At first glance, this award-winning epic is off-putting. First published in Hindi in 1979, the new English translation is some 452 pages long without the maps, glossary or translator’s notes required to read it. Perseverance, however, yields rewards in the shape of an all-encompassing sweep through pre-partition India, its many-faceted society and richly hued landscapes.
The novel, whose title means “a saga of life”, is set in the early 20th century in Shahpur, Gujrat (in the formerly undivided Punjab). Here members of different castes and religions live happily side by side, presided over by the Shah family, moneylenders and landowners whose haveli forms the centre of village life. The patriarch, Shahji, and his younger brother, Kashi Shah, take responsibility for resolving community issues and disputes. As an educated man with contacts in nearby Lahore, Shahji is also the conduit of news and political events. These snippets are debated most nights by the village elders who lie in cots on Shahji’s verandah, smoking hookahs, telling tall tales and unsavoury jokes.
Meanwhile Shahji’s wife, Shahni, masterminds celebrations for the year’s festivals along with births, deaths and marriages. As a senior female, she also mentors the younger women of the neighborhood.
While there are plenty of stories told in Zindaginama, the novel itself has no particular storyline. Nor is there a specific hero or any noticeable character development. Author Krishna Sobti has thrown the conventions of fiction out of the window and instead taken a polyphonic approach to her creation. The voices of myriad characters (each with an individual tale) are interwoven with other texts, such as religious praise and secular songs, Sobti’s own poetry and a good smattering of myth and legend.
In the first edition, these texts appeared in their source languages (Persian or Sanskrit) along with a dappling of Punjabi and Urdu, among others, in the main narrative. Recreating that multiplicity in a single tongue (English) is a challenge which translator Neer Kanwal Mani handles with grace, exchanging slang and swear words for flowery descriptions when required to reflect the tone of the original. On occasion, and when it’s not necessary, a translation is not provided, giving the reader a chance to speak for themselves the alluring words and rhythms of classic compositions.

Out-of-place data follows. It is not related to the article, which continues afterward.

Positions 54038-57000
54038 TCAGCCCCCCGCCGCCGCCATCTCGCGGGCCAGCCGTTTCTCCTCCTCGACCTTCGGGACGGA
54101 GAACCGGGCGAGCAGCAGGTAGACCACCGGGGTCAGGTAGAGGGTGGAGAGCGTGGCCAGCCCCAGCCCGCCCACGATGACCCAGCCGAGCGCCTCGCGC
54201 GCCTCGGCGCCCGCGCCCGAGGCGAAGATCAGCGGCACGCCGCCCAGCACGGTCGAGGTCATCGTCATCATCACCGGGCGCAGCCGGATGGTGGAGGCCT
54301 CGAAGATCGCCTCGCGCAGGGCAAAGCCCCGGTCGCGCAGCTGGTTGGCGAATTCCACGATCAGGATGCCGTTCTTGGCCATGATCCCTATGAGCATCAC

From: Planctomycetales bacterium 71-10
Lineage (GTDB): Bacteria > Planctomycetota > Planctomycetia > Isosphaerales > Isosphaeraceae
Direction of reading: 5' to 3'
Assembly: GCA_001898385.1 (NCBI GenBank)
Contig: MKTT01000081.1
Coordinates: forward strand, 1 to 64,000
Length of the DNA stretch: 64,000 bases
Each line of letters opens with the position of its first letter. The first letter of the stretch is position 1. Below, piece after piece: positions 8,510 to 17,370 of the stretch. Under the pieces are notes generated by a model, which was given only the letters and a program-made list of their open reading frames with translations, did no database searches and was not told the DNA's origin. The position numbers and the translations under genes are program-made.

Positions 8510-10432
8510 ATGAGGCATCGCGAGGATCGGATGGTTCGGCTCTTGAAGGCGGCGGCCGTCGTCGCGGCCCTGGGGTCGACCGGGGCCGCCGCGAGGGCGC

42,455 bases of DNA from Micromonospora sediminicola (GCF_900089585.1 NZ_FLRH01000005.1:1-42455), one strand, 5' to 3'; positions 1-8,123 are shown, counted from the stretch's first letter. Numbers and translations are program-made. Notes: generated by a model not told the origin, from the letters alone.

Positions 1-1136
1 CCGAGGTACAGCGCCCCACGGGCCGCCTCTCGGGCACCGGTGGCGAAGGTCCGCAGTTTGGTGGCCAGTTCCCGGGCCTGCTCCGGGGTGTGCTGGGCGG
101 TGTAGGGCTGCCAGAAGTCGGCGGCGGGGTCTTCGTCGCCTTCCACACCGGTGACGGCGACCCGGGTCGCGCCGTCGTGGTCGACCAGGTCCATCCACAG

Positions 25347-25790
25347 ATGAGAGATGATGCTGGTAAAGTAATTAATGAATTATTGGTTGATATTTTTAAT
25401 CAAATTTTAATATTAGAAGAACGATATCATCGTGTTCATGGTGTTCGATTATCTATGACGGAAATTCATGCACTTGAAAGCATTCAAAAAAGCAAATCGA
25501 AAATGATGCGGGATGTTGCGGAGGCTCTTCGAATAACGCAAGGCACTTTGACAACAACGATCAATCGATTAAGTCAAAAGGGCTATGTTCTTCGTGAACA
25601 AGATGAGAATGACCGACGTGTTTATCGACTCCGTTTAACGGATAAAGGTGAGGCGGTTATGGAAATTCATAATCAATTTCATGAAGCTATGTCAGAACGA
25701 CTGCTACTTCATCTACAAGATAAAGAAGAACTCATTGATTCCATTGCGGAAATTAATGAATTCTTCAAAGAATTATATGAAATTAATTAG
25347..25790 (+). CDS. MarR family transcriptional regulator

This multiplicity is both the novel’s greatest strength and its greatest weakness. The sheer variety of characters and situations presented is comparable to leaves on a tree: tiny parts which together combine into a single, moving and growing entity. In fact, this is the original title of the book, Zinda Rukh, which means “the living tree”. But such a structure (the narrative mainly takes the form of conversations) makes reading an uphill struggle. Among all the different names and minor players, a reader becomes lost very quickly, especially without much description of appearance or backstory. A list of dramatis personae would have helped.
However, by the final chapters, Sobti has begun to focus on the impact of World War II and the revolutionary movement on village life and the pace picks up. Shahpur’s mothers are at first happy to send their sons into battle: the salary and rations are generous. When their boys never return, questions start to be raised about the British, their rule, and ultimately how Indians treat each other. With the threat of partition increasing on a daily basis, attitudes start to harden. The curtain falls on the previous utopia of tolerance.
Hope though, is not completely extinguished. Zindaginama paints a compelling and credible picture of a self-supporting people intimately connected to their history and the natural world which sustains them. This life force, Sobti appears to be saying, is stronger than any external division and will ultimately survive it.